The People’s Choice Award went to River City Art Association member Jimmie R. Tabor, one of eight artists participating in the Vigo County Public Library’s fourth annual Big Read Art Exhibition in March in celebration of the 2018 Big Read book selection, “When the Emperor Was Divine” by Julie Otsuka.
At the March 26 Big Read coffee and conversation reception, Tabor received a potted orchid as his People’s Choice Award as voted by library patrons viewing the art exhibit throughout March Big Read activities at the library.
The library challenged artists of all mediums to illustrate scenes from Otsuka’s powerful novel with prevalent themes of national identity, heritage, the American dream, racial prejudice, imprisonment and alienation.
The artwork in the library’s Big Read art exhibition was a reflection of author Julie Otsuka’s story of a Japanese American family’s experience in an internment camp during World War II.
Tabor, a resident of Center Point, Indiana, entered a watercolor titled “Lost Identities.” “The Japanese Americans went to the camps willingly and were greatly confused,” Tabor said in his artist’s statement for the competition. “The children suffered a great trauma in their formative years.”
Patrons voting for Tabor’s entry include:
“The pain in their eyes reflects the sign of the times, especially for the children.”
“This portrait says a thousand words.”
“The blank expression on the children’s faces calls to mind how the mother tried to keep her children calm and obedient … it also reflects their plain existence behind barbed wire.”
RCAA artists Edith Acton and Sheila K. Ter Meer also attended the coffee and conversation reception and awards ceremony. Patrons also left comments when voting for their works.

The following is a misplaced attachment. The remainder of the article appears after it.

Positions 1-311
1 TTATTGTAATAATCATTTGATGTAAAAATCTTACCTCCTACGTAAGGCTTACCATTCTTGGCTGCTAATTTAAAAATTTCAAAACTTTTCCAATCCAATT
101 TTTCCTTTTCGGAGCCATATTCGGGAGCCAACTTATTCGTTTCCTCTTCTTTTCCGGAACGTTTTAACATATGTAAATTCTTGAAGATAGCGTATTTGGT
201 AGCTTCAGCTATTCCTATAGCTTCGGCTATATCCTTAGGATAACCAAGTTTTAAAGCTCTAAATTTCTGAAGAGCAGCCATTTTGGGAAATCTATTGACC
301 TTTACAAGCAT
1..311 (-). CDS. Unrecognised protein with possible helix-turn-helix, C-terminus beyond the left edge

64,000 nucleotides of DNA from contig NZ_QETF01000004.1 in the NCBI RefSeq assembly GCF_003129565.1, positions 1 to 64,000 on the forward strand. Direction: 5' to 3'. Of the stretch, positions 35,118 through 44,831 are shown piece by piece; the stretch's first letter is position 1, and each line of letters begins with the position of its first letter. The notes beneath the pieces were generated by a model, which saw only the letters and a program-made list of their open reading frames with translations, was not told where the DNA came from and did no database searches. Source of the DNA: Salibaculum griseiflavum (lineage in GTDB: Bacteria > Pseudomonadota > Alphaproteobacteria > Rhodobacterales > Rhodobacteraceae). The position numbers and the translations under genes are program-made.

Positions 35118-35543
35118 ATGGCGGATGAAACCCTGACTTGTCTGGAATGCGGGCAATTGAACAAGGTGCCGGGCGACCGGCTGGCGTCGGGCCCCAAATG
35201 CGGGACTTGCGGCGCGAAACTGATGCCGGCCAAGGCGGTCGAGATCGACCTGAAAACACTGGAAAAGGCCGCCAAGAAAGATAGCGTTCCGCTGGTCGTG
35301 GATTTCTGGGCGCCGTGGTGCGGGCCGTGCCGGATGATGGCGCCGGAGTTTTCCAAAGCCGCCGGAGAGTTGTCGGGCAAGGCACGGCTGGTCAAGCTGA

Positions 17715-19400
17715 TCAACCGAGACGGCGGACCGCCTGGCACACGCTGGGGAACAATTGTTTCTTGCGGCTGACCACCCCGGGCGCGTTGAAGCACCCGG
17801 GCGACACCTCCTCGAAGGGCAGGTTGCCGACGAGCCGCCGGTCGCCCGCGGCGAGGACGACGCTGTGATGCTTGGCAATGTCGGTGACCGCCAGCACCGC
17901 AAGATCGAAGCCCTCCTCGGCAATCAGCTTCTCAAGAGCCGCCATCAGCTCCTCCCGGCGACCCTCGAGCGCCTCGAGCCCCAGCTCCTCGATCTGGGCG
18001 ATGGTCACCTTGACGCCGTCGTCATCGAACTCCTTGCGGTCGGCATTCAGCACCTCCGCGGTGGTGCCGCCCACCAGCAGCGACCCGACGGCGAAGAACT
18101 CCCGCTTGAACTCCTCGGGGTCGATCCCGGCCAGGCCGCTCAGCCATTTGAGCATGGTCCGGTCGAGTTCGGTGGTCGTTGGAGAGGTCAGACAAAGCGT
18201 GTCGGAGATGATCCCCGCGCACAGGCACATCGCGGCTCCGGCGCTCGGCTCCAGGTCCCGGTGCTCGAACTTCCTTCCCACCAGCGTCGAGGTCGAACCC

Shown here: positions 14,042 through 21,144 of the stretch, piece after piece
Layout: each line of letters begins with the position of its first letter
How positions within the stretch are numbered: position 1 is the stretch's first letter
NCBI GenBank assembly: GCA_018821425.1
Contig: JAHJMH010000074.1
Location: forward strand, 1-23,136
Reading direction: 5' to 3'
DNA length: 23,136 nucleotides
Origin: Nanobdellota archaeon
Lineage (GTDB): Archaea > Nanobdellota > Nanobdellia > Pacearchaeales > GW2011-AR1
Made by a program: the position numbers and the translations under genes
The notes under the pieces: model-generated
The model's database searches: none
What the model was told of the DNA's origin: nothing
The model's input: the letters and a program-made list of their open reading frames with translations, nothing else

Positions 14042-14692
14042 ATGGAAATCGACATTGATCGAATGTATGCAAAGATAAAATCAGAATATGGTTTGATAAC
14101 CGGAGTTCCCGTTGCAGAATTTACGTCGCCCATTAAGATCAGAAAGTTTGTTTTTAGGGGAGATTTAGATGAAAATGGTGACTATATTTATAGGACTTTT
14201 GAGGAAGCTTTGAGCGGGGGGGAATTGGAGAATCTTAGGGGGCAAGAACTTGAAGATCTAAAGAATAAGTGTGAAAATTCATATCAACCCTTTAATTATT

Edith Acton of Terre Haute designed a fused glass wall hanging titled “Our House with Rose Bush.”
Edith said of her entry: “The family’s house was in a neighborhood that was filled with colorful trees and was a reasonably nice area. The house was two stories with a porch and gravel path. The woman had planted a rose bush that was remembered when the family returned to the house. It had been stolen from the front of the house.”
“Loved the fused glass depiction of the family’s home with rosebush uprooted.”
“The uprooted rosebush symbolizes the family uprooted from their home.”
“The family did not lose their hope while in the camp although it was tested. They began their lives again after returning because of the kindness of people and the vision of their future in their sights.”
Sheila K. Ter Meer of Brazil, Indiana, created a photography-based digital art piece on fine art canvas mounted on bamboo panel titled “Somewhere … Blossoming Madly,” inspired by a line in the book: “we never stopped believing that somewhere out there, in some stranger’s backyard, our mother’s rose bush was blossoming madly…” The rosebush represents the ideal of freedom. In the end, the children imagine the rosebush growing freely and without restraint. In the real world, the rosebush and freedom it represents are stolen from them. It becomes a metaphor for the U.S. stealing the freedom of Japanese Americans.
“The vivid colors stand out to me. Beautiful!”
“The rosebush represents freedom, new life, new beginnings…”
“Captures the pain, but captures the hope.”